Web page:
During the past year, Allawi has largely shunned the media spotlight that some of his fellow politicians have hogged, but he's hardly been passive. As head of the Iraqi Governing Council's Security Committee, he devoted long hours to issues regarding Iraq's new military and intelligence apparatus. His handling of the security portfolio, said former IGC member Mahmoud Othman, is precisely why the IGC unanimously backed Allawi. But the prime minister doesn't see the solution to Iraq's problems in solely military terms. In an interview with NEWSWEEK in late March, just before violence spiked in Fallujah and in southern Iraq, Allawi made the following comments about the challenges facing Iraq:

On the June 30 transfer of sovereignty: "Once sovereignty is assumed there will still be two areas ... that lag behind, where we'll need [international assistance.] Those are security and the economy. We'll witness an escalation of violence before things get better. But [eventually] the democratic process in Iraq will influence the region and be a setback for terrorism."

On how long it will take to stabilize the country: "That depends on how quickly we can establish security and our institutions. It also depends on our neighbors ... we need to reduce the number of border crossings and increase cooperation with other countries. Fighting terrorism is largely an intelligence issue."

On the country's new Iraqi National Intelligence Service (INIS): its charter is "unprecedented in the region" because of its built-in checks and balances. It will not have the authority to detain citizens, its director is limited to a five-year term, and its activities will be subject to legislative oversight. "It'll be like its counterparts in Europe and the U.S. ... It won't have the machinery for domination or control over the population the way Saddam's [intelligence service] did."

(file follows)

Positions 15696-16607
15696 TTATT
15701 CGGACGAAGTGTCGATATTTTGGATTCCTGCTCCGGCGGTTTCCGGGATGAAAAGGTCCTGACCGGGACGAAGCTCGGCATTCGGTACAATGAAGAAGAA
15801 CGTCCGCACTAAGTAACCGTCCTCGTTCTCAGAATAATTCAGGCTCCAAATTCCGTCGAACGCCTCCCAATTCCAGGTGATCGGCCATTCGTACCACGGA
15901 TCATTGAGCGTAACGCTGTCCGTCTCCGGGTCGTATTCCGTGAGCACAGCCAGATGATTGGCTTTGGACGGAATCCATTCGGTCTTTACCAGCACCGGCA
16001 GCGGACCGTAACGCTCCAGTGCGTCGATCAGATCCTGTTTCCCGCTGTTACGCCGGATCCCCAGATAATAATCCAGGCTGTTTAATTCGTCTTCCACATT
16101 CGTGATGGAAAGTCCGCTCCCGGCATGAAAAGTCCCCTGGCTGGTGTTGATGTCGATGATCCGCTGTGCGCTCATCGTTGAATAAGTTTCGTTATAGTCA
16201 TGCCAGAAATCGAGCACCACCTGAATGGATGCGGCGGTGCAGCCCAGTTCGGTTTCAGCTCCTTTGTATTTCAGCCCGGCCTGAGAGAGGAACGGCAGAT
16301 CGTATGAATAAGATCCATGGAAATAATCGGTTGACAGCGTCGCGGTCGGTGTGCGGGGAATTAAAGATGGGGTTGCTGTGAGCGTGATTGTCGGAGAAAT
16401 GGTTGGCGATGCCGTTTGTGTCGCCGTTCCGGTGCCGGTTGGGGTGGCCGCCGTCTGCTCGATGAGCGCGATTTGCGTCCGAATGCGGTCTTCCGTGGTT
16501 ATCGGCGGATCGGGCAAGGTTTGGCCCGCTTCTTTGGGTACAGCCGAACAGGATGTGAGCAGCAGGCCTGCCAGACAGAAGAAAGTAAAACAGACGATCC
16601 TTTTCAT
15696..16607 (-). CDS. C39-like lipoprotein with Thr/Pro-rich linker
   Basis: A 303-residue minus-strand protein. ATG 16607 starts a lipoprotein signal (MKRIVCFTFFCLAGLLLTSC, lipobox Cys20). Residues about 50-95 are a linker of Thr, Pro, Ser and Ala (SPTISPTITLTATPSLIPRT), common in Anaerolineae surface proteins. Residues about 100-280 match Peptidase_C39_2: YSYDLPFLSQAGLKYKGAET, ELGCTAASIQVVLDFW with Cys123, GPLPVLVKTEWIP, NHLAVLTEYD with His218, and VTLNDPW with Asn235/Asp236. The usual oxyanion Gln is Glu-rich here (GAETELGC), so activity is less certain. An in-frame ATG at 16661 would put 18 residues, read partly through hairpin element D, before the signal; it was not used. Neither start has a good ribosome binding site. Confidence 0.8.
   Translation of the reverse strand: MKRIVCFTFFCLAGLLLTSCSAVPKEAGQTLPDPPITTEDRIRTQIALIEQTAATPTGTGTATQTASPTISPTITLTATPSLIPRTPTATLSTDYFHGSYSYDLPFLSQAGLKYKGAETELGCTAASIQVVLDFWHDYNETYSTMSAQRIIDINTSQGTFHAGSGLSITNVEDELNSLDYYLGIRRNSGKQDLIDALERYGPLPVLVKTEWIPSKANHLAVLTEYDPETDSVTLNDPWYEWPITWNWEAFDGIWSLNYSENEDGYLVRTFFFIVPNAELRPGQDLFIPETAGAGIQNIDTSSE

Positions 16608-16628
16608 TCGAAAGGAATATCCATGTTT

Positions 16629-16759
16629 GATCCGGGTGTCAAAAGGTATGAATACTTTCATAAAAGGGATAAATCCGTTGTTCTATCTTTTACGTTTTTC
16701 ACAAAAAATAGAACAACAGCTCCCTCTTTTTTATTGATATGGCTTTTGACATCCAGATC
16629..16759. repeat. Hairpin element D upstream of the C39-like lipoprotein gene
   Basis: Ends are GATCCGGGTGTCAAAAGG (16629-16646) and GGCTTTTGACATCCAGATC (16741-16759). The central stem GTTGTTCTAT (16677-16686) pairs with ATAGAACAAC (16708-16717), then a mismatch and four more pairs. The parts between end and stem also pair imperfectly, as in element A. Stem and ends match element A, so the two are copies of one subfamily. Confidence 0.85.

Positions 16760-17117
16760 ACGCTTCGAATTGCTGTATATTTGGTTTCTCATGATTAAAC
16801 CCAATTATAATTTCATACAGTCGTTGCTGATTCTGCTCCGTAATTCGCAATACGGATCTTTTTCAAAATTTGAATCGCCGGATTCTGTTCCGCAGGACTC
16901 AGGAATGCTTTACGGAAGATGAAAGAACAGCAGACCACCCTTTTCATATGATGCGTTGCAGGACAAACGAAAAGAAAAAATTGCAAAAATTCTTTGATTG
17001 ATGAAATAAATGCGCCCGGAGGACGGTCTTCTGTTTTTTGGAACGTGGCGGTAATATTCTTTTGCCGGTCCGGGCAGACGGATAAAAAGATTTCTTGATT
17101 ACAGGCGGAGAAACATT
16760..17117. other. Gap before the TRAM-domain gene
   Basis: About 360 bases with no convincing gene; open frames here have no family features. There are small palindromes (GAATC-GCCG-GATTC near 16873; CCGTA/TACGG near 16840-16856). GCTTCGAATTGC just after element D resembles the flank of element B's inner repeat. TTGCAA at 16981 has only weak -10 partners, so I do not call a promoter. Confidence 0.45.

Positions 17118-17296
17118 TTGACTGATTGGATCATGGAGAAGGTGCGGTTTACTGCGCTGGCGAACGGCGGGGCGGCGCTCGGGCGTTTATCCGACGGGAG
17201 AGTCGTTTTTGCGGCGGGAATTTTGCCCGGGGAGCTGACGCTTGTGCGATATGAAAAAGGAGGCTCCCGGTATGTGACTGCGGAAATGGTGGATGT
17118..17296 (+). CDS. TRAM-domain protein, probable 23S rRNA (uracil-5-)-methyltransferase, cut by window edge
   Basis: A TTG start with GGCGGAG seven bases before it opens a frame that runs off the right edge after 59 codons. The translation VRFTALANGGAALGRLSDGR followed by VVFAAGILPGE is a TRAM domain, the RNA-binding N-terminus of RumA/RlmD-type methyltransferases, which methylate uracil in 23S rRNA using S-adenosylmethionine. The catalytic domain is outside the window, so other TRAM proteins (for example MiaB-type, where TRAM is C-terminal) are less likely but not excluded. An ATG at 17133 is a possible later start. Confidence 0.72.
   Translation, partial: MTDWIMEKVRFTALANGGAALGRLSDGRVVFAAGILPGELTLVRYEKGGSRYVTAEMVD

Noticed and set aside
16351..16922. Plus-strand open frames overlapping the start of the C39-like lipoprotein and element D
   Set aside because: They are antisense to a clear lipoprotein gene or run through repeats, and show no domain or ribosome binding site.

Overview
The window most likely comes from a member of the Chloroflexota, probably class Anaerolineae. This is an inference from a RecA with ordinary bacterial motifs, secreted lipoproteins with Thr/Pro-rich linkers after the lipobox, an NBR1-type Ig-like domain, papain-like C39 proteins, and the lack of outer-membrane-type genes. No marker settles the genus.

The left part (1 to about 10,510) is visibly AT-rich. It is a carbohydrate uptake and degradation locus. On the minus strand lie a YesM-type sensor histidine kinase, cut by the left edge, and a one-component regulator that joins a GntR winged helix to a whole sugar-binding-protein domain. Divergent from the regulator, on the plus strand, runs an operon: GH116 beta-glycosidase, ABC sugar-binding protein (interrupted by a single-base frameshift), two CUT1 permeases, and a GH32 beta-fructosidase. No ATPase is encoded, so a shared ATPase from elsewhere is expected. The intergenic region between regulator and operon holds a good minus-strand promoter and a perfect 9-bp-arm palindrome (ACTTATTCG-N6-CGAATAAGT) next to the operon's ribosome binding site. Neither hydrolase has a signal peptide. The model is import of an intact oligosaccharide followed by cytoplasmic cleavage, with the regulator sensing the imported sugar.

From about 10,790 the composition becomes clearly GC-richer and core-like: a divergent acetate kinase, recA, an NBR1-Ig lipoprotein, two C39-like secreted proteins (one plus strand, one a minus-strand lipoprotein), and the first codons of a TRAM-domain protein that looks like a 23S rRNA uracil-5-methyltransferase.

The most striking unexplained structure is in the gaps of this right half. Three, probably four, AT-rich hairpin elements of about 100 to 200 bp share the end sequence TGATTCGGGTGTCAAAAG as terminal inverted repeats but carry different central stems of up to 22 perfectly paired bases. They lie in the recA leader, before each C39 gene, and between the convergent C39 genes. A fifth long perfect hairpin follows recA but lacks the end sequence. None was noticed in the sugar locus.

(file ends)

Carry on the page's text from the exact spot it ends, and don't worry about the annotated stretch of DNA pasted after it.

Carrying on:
On Iraqi politics and ethnic tensions: "You can't have political leadership without institutions ... Iraq's political life is developing its own dynamics ... at the same time we need to tackle the economy, unemployment, financial [issues] and the building of government institutions. We need to develop civil society, so that a sense of Iraqism prevails over Shiism or Sunnism."

Allawi is pro-American, though not slavishly so. In his formal introductory speech, the country's new prime minister thanked the international Coalition "led by the Americans who have sacrificed so much to liberate us." (The other new government members avoided thanking the United States.) Allawi also acknowledged that Iraq would need international help "in defeating the enemies of Iraq." But Allawi hasn't been shy about criticizing Coalition Provisional Authority (CPA) policies. From the very start, he made it clear he didn't approve of civilian administrator Paul Bremer's decision to disband the Iraqi armed forces, a move championed by the controversial Ahmed Chalabi who was the Pentagon's undisputed darling at the time.